def __init__(self, names, plurals, modulos):
        self.names = names
        self.plurals = plurals
        self.modulos = modulos
    
    def __call__(self, amount):
        return self.say_units(amount)
    
    def say_units(self, amount):
        names, plurals, modulos = self.names, self.plurals, self.modulos
        units, remainder = [], amount
        for mod in modulos:
            remainder, unit = divmod(remainder, mod)
            units.append(unit)
        units.append(remainder)
        named = [(singular if count == 1 else plural) for 
                 count, singular, plural in zip(units, names, plurals)]
        out = ' '.join(f'{count} {name}'
                       for count, name
                         in (zip(units[::-1], named[::-1]))
                       if count)
        return out or f'0 {plurals[0]}'

    def print_progression(self):
        for i, mod in enumerate(self.modulos):
            print('  '* i + f'{mod} {self.plurals[i]} in 1 {self.names[i+1]}')
        print()

def sample_unit_conversion(title, names, plurals, modulos):
    print(f'\n### {title}')
    unit_convertor = Say_unit(names, plurals, modulos)
    unit_convertor.print_progression()
    for units in [0, 100, 66400, 172801, 987987]:
        print(f'{units:6} {plurals[0]} is: {unit_convertor(units)}')
         
    

if __name__ == '__main__':
    title = 'Seconds of time'
    names = 'sec min hour day week'.split()
    plurals = [f'{n}s' for n in names]
    modulos = [60, 60, 24, 7]
    sample_unit_conversion(title, names, plurals, modulos)
 
    title = 'Inches of length'
    names = 'inch foot yard chain furlong mile'.split()
    plurals = 'inches feet yards chains furlongs miles'.split()
    modulos = [12, 3, 22, 10, 8]
    sample_unit_conversion(title, names, plurals, modulos)

    title = 'Fluid ounces of volume'
    names = 'fluid ounce, gill, cup, pint, quart, gallon, peck'.split(', ')
    plurals = [f'{n}s' for n in names]
    modulos = [5, 2, 2, 2, 4, 2]
    sample_unit_conversion(title, names, plurals, modulos)
    
    
### Seconds of time
60 secs in 1 min
  60 mins in 1 hour
    24 hours in 1 day
      7 days in 1 week

     0 secs is: 0 secs
   100 secs is: 1 min 40 secs
 66400 secs is: 18 hours 26 mins 40 secs
172801 secs is: 2 days 1 sec
987987 secs is: 1 week 4 days 10 hours 26 mins 27 secs

### Inches of length
12 inches in 1 foot
  3 feet in 1 yard
    22 yards in 1 chain
      10 chains in 1 furlong
        8 furlongs in 1 mile

     0 inches is: 0 inches
   100 inches is: 2 yards 2 feet 4 inches
 66400 inches is: 1 mile 3 chains 18 yards 1 foot 4 inches
172801 inches is: 2 miles 5 furlongs 8 chains 4 yards 1 inch
987987 inches is: 15 miles 4 furlongs 7 chains 10 yards 3 inches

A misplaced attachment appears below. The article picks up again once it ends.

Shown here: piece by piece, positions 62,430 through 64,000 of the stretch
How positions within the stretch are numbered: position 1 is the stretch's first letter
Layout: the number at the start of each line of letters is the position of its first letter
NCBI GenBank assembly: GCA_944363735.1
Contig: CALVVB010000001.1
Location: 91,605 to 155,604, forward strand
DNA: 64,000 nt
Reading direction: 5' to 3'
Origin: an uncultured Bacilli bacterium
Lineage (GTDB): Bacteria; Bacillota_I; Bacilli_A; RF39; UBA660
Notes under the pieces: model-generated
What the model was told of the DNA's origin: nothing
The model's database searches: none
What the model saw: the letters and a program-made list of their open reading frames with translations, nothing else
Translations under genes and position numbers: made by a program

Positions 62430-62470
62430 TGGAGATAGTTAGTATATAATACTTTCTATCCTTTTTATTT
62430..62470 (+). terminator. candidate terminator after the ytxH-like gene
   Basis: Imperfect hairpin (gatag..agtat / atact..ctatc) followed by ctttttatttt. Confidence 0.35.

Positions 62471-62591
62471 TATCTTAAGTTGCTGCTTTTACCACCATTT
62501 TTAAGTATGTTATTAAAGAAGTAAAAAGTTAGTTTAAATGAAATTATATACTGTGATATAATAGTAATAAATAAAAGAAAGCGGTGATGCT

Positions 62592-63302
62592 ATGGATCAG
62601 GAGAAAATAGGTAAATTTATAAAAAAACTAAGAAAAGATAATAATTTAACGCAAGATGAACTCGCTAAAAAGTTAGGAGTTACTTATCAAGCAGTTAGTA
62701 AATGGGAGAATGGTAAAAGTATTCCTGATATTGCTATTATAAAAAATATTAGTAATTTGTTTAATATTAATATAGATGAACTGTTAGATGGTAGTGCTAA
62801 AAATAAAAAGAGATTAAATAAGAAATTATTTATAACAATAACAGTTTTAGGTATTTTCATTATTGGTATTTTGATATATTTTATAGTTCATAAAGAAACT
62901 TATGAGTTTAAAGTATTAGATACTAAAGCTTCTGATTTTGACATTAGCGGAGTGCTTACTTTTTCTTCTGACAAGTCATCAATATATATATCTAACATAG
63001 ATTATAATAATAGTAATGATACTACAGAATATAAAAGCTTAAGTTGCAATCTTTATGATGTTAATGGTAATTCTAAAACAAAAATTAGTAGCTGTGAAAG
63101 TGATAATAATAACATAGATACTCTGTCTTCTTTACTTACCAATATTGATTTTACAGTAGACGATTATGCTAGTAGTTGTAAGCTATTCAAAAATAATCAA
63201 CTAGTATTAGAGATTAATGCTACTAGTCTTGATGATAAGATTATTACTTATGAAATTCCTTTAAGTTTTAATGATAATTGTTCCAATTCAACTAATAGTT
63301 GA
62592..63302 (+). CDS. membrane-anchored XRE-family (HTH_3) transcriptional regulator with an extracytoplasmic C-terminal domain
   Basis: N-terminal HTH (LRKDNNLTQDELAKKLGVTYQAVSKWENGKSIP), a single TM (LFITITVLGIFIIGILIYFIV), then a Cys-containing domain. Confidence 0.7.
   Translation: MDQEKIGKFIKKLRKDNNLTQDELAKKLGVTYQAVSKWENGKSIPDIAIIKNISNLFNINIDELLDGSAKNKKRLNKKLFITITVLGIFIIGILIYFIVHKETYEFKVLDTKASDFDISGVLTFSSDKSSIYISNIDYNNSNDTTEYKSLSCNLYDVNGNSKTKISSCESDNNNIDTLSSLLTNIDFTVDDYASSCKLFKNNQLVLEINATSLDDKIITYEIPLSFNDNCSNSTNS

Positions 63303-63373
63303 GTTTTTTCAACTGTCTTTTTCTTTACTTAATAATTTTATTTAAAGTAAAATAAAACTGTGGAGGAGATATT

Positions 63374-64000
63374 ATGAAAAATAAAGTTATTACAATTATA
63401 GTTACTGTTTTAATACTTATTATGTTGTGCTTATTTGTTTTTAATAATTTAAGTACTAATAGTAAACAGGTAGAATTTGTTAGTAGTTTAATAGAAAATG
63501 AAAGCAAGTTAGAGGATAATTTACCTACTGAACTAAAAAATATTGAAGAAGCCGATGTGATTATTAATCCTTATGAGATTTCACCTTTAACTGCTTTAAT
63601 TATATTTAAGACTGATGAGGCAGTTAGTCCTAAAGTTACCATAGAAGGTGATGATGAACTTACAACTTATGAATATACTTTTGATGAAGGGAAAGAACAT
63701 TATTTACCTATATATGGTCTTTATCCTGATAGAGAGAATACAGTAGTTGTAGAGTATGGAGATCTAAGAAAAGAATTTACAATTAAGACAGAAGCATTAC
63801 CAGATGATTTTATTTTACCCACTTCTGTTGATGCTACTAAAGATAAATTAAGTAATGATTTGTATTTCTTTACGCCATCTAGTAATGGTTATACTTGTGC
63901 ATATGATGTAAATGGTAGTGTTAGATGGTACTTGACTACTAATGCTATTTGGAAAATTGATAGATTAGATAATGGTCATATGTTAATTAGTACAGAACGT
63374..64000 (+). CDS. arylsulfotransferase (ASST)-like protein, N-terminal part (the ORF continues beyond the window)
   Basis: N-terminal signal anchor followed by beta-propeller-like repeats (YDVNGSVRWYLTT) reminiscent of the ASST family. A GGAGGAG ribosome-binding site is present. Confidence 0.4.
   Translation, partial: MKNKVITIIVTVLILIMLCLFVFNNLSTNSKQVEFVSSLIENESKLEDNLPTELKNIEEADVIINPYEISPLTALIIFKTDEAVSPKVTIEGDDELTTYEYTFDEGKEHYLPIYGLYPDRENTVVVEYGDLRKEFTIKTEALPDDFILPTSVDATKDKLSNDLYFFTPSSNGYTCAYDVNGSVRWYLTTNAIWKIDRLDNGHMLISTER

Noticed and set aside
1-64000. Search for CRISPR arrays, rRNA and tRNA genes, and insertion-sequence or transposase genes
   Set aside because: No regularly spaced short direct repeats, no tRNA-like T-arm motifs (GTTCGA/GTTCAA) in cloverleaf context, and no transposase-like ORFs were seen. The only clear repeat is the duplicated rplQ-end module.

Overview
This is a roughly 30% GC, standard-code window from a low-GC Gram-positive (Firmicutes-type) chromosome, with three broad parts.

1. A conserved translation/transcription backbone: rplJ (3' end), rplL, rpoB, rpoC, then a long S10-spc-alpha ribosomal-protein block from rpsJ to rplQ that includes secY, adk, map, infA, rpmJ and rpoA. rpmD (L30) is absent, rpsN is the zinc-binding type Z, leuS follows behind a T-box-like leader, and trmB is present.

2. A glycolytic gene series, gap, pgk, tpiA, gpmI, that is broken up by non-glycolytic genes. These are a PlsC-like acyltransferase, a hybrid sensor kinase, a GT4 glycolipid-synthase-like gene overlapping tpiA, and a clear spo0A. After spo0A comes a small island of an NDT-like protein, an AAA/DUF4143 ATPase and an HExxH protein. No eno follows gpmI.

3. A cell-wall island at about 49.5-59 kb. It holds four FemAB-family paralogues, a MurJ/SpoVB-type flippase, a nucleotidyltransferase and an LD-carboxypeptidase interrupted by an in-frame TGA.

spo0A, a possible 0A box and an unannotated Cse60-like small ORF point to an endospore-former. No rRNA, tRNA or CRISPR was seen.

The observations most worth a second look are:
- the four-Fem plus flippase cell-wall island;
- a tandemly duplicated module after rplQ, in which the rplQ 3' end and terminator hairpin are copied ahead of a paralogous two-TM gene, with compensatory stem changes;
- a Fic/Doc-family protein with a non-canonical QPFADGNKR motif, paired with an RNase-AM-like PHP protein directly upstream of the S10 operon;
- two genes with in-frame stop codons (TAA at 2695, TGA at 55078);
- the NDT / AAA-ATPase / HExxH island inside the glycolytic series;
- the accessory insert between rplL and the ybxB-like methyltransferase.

### Fluid ounces of volume
5 fluid ounces in 1 gill
  2 gills in 1 cup
    2 cups in 1 pint
      2 pints in 1 quart
        4 quarts in 1 gallon
          2 gallons in 1 peck

     0 fluid ounces is: 0 fluid ounces
   100 fluid ounces is: 2 quarts 1 pint
 66400 fluid ounces is: 207 pecks 1 gallon
172801 fluid ounces is: 540 pecks 1 fluid ounce
987987 fluid ounces is: 3087 pecks 3 quarts 1 pint 1 gill 2 fluid ounces
We have a unit of volume that is two words fluid ounce so I had to make a slight change of its name string initial value and splitting. Say_unit.print_progression is new, and function sample_unit_conversion cuts down on the cut-n-paste coding.
END.
In [ ]:
 

Sunday, September 17, 2017

Pythons Positive Press Pumps Pandas

With the publishing of two Stack Overflow blog posts, this week has seen several articles feeding off them and cherry picking parts, as well as divorcing those quotes from context, but all in praise of Python.

That's got to be all good for Python, right?

Well this is hype. It can be riding the tigers tail were control is limited and we can end up in a local maxima that it is hard to escape from. Ruby had this kind of thing with Ruby on Rails, a successful application that ended up overshadowing the language - my search for Ruby on Rails for example had Google giving, under the "People also ask" banner: "Is Ruby and Ruby on Rails the same thing?".

Several of the articles referencing the SO originals latch on to SO 's belief that the Pandas library and therefore data science is the key to Pythons success. That is all well and good, but these articles, and the original SO ones, don't show that Pandas is one library amongst a broad area of computing were Python has a useful presence. It is often the breadth of Pythons influence that turn users to Python:

  • The statisticians who first learned R, Who still use R, but also use Python - Some switch wholly from a language designed for them to Python because when they want to do things with their stats then Python is more likely to support not just the stats, but their other field too.